On my morning commute there is a set of traffic lights with a particular sequence, where if I go through during a ten second window or so when the light is still red against me, there is zero chance of being hit or inconveniencing any other road user because there is no traffic that CAN move into my path at that point; others are held on reds, or no right turns. With the added advantage that when the cars behind me go through in green, they will catch up with me at a point where they can overtake me safely.

But if I wait for my light to go green, I then have to endure about 500 metres with the traffic that was backed up behind me at the lights right on my back wheel - or worse, trying to push their way past me on a normal-width single carriageway road with stationary queuing traffic on the other side of the road. I've got heartily sick of those close passes - one so dangerous that a car driver pulled over, checked that I was okay, and gave me the reg number of the car that had nearly wiped me out.

So it's devil or deep blue sea. Wait like an angel, and hasten the journey towards the day when I actually meet the angels, or jump the red light, inconveniencing or imperilling nobody and reaching a point where I can be overtaken safely, or dice with death relying on the drivers to behave if I behave and wait for the green - with the evidence being that about one driver in ten absolutely cannot be trusted to do so.

What this has to do with bells I don't know. FWIW, I've got one. I occasionally (have to) use shared use paths. But about one pedestrian in three ignores my bell, because they are too busy listening to something coming through their headphones. I just have to hope for no sudden changes of direction from that lot.

Most of the time I wait. Some of the time I don't. But I see car drivers going through those lights and other lights that have just changed to red again and again and again - usually about two a day. And although I can't injure them when I go through a red, they can surely injure me and other drivers when they do it.

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Re: Shared use paths - Bells ringing ignored...

Postby BakfietsUK » 27 Jul 2016, 8:58am

Did you actually look up what "minority stress" is mjr? If you did it seems you weren't able to get past what seems to be a reaction to feminism.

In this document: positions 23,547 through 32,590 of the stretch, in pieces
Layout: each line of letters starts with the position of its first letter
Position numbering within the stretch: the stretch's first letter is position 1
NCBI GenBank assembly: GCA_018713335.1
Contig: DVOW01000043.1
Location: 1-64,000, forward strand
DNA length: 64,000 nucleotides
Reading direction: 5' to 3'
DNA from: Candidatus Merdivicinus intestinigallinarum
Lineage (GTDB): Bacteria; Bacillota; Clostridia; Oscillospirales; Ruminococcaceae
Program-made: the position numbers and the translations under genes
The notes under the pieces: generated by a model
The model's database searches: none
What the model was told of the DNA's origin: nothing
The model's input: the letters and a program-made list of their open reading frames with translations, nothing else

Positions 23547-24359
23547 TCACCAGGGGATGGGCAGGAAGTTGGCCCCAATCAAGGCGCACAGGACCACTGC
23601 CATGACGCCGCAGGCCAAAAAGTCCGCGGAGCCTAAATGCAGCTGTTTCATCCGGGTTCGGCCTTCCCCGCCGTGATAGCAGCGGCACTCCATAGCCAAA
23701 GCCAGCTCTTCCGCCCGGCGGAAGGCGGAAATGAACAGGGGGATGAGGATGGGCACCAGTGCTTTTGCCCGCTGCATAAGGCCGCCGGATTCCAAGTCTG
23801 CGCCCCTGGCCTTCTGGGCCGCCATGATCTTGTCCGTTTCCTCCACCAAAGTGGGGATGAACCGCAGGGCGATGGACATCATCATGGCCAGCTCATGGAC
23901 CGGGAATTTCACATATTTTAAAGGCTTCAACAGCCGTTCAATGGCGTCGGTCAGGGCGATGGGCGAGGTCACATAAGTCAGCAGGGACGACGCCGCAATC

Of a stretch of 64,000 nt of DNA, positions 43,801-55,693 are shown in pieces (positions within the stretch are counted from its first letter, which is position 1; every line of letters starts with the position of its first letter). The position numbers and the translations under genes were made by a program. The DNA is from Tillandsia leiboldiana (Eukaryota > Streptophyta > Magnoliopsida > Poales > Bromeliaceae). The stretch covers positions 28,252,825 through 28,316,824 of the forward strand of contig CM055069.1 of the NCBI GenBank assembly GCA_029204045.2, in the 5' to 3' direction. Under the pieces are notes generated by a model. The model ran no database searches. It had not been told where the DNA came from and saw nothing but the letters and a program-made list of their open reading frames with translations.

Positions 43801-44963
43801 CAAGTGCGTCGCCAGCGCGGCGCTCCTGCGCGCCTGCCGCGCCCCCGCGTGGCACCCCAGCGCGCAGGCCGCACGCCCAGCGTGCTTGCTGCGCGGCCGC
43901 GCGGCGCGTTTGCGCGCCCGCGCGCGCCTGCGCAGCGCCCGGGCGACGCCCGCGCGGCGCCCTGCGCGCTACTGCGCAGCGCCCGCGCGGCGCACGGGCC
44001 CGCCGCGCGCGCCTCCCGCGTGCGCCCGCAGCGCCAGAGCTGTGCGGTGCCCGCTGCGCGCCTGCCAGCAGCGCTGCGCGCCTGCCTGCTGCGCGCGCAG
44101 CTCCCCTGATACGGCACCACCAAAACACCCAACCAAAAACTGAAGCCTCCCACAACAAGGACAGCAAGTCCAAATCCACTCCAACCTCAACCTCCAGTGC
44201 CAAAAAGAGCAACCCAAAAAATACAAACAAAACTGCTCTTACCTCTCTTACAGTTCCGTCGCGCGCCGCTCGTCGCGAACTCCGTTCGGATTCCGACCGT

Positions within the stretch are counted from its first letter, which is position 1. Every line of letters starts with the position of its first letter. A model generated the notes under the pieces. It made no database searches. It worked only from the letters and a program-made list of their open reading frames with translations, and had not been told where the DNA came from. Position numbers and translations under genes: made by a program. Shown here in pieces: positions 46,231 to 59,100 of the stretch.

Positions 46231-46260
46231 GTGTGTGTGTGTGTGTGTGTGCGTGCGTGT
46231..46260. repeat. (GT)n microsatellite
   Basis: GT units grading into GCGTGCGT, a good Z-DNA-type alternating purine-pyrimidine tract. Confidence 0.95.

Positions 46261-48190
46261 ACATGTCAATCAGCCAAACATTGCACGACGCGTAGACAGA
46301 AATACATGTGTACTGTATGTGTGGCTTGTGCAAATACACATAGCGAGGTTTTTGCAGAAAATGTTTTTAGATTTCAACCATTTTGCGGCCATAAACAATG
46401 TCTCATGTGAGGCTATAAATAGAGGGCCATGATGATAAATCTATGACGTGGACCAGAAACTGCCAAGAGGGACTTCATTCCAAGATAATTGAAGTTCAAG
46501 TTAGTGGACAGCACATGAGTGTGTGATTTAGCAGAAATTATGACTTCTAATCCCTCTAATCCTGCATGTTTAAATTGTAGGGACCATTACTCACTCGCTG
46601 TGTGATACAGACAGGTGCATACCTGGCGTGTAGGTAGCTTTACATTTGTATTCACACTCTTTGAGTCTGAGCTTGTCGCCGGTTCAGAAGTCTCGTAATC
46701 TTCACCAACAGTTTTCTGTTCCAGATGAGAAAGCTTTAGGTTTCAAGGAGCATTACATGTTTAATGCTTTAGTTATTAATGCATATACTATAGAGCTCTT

Do you think about what you say or do you just compulsively disagree with stuff. You seem to not have much time for many of the comments here, yet offer little of practical value yourself.

Me thinks you protest a little too much about bad cycling.

Come on mjr you can do better than that.

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Re: Shared use paths - Bells ringing ignored...

Postby mjr » 27 Jul 2016, 9:42am

Tangled Metal wrote:Do you know what, I only remember about 1 a week based on 3 return journeys a week. TBH it's probably more because there's a few mixed use paths with combined pedestrian and cyclist crossings. There's usually about 2 or 3 cyclists waiting to cross but most days one will cross there when it's red. That stretch has 2 such crossings.

I'm not going to reply to the rest of it (because I agree with much of it), but the red lights for the pedestrians and cyclists at most designs of such crossings are advisory not mandatory. No offence is committed by crossing the carriageway on red if it's clear and some crossing designers use that as an excuse if you complain about the unreasonably long times they are designed to show red despite a clear carriageway. (Of course, if you are cycling on the carriageway and get a red at such a crossing, you must stop.)

BakfietsUK wrote:Did you actually look up what "minority stress" is mjr?

Yes and it was what I thought. Did you actually read Bez's article and understand why the earning-respect meme is evil?
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Re: Shared use paths - Bells ringing ignored...

Postby Bez » 27 Jul 2016, 10:58am

mjr wrote:No offence is committed by crossing the carriageway on red if it's clear


QFT. I do this all the time at a large junction near work, as do most people who use it whether on cycle or on foot.

The relevant offence is, whilst dependent on the state of the lights, defined with reference to a solid stop line on the road. So it's worth also reading up on the legality of passing temporary traffic lights at red… (Spoiler: it's not a strict offence, but it could be construed as careless or dangerous driving.)

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Re: Shared use paths - Bells ringing ignored...

Postby mjr » 27 Jul 2016, 11:59am

Bez wrote:The relevant offence is, whilst dependent on the state of the lights, defined with reference to a solid stop line on the road. [...]

...or the light itself if there no stop line on the road, so you don't get to jump a carriageway light just because the line's worn away or not repainted since resurfacing. Of course, some of them should have cycle bypasses but that's not the UK yet.

(edited to fix typo)
Last edited by mjr on 27 Jul 2016, 1:04pm, edited 1 time in total.
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Re: Shared use paths - Bells ringing ignored...

Postby Vorpal » 27 Jul 2016, 12:59pm

BakfietsUK wrote: If anyone is interested (mjr) perhaps they may like to do some research on "Minority Stress" and extrapolate their findings to cyclists.